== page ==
We encourage students to collaborate all the time, but as teachers, we often work alone. This is unfortunate because some of the best work I see at conferences occurs when groups of teachers come together to share their ideas and compare approaches. Not only do such interactions lead to new ideas, but they also help teachers from different disciplines develop integrated strategies to teaching.
Yet integrating subjects is difficult when teachers are specialized in different fields. School districts in Finland are working on a unique solution: teachers are now working together to teach everything by “topic” rather than by “subject”. Two periods of the school year are reserved for “phenomenon- based” teaching. During these periods, students work on projects with integrated subject matter. Teachers who take the lead in implementing the new changes receive a small increase in their salaries. By 2020, the Finnish goal is to have moved away from teaching traditional subjects altogether.
Because Finnish students already have some of the highest international test scores in the world, there has been a great deal of opposition to the fully-integrated approach that educators are proposing. The main concern is that removing subjects will undermine the foundational skills that students need to make larger connections. Those who support the new initiative argue that an integrated approach does not remove the teaching of any concepts, it simply shows students how such concepts can be relevant in more than one discipline simultaneously.
Yesterday, Hekademia curriculum coordinators from every discipline came together to brainstorm new ideas for personalizing learning in our courses. The conversation led to a discussion about how we can maximize student choice in projects to highlight the learner’s individual interests. We also considered how we integrate subjects to teach broader concepts that are seen across disciplines. In math, we use chemistry and biology to teach balancing equations. In English, students read science fiction texts, and in science, students are learning about the historical context surrounding scientific theories. These conversations are the most engaging and inspiring part of my week. It’s not surprising, really. We know that collaboration supports immersive learning in students, so it’s a shame educators can’t do it more often.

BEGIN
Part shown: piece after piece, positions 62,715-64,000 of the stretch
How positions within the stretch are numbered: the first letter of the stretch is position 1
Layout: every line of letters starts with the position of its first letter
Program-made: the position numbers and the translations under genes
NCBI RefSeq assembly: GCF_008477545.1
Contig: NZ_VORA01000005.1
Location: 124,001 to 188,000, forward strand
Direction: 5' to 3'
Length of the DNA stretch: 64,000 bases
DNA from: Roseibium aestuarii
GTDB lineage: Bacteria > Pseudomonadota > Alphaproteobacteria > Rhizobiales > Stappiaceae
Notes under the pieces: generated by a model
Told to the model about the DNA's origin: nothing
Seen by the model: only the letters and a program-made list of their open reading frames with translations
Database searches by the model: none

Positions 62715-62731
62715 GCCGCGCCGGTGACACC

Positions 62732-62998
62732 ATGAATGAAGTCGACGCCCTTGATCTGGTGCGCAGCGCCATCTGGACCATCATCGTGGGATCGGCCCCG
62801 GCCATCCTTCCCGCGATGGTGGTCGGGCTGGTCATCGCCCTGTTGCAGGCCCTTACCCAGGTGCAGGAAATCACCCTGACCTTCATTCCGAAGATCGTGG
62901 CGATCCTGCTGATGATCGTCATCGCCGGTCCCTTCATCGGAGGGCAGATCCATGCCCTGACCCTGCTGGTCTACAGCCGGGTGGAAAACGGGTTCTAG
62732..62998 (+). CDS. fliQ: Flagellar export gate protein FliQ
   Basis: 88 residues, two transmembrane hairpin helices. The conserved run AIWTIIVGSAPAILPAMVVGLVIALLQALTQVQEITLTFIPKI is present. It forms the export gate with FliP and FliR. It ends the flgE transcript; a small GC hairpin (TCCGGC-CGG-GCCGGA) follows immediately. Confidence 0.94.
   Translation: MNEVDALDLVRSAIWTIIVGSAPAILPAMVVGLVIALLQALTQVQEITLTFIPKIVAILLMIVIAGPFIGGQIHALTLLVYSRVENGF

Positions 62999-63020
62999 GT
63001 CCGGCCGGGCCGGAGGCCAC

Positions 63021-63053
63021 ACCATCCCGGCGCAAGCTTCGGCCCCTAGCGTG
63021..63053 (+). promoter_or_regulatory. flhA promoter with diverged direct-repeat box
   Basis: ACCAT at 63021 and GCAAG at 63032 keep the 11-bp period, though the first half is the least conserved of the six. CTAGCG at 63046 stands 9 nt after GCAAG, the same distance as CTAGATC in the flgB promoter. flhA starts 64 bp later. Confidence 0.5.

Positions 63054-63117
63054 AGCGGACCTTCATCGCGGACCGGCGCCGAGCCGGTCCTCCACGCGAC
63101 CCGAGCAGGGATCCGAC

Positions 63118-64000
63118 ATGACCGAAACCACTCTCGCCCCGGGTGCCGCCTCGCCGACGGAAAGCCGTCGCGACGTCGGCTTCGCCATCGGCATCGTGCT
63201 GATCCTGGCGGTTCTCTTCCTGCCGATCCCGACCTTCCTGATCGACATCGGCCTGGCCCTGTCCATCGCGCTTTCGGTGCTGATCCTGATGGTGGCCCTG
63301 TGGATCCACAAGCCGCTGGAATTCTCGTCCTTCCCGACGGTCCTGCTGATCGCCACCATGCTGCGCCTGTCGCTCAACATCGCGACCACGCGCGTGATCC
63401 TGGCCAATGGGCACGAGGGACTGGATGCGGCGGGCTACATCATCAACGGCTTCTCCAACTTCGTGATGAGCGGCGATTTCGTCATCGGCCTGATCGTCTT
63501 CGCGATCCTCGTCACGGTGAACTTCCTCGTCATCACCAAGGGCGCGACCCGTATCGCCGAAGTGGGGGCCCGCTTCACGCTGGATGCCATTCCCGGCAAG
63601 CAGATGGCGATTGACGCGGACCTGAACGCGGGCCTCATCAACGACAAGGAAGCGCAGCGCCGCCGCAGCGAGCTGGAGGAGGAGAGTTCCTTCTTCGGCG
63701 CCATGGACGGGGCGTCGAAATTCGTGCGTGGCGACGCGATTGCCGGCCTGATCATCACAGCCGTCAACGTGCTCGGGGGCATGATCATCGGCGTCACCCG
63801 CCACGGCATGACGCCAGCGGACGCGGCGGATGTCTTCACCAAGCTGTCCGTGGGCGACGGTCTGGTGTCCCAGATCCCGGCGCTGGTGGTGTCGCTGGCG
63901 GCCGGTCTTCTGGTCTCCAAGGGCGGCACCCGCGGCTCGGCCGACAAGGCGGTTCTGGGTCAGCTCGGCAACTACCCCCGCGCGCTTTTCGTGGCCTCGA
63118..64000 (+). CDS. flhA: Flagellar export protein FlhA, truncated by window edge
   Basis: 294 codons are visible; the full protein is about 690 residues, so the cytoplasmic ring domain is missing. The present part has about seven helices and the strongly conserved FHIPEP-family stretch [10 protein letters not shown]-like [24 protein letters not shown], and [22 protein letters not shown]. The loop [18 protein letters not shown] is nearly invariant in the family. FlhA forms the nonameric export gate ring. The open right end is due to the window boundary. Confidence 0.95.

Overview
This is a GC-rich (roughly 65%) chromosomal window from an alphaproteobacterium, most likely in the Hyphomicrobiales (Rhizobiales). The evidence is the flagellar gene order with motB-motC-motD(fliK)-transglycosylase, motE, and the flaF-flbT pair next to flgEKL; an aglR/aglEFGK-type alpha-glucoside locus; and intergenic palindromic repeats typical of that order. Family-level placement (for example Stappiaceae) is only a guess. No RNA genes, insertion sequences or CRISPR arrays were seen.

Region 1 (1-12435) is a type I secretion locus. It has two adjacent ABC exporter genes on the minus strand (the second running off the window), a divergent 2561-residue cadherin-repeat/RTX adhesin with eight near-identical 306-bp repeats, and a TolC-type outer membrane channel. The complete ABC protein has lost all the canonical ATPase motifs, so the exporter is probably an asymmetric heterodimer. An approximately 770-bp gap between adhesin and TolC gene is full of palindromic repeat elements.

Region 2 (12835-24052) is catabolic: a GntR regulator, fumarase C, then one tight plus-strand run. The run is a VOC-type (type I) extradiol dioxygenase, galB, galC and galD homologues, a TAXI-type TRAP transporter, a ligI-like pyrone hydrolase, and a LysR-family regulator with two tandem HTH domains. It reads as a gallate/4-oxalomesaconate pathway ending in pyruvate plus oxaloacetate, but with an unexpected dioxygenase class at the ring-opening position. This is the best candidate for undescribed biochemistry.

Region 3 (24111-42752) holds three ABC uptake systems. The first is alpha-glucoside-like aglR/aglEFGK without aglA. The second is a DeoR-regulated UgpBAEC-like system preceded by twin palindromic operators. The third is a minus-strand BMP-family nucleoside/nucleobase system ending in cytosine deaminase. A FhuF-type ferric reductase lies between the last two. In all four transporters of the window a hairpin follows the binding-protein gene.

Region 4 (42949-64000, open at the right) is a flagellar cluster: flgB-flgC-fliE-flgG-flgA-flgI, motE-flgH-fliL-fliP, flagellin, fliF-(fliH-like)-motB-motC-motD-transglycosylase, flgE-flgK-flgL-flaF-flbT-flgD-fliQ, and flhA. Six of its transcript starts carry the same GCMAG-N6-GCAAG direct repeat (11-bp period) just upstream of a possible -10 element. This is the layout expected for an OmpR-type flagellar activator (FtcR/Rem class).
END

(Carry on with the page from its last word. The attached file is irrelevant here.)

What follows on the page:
In Finland, government support in terms of time and funding allowed teachers to produce a more systemic approach to learning. In North America, private and public schools alike take up the challenge of integrating studies. We hope that the recent debate about integrated learning in Finland will encourage discussion in North American about how we can collaborate to create a web of disciplines. Break down the silos! It’s time to chat!
Tune in to next week’s blog for a case study of how our sister company, Virtual High School.com, incorporates an integrated approach to learning.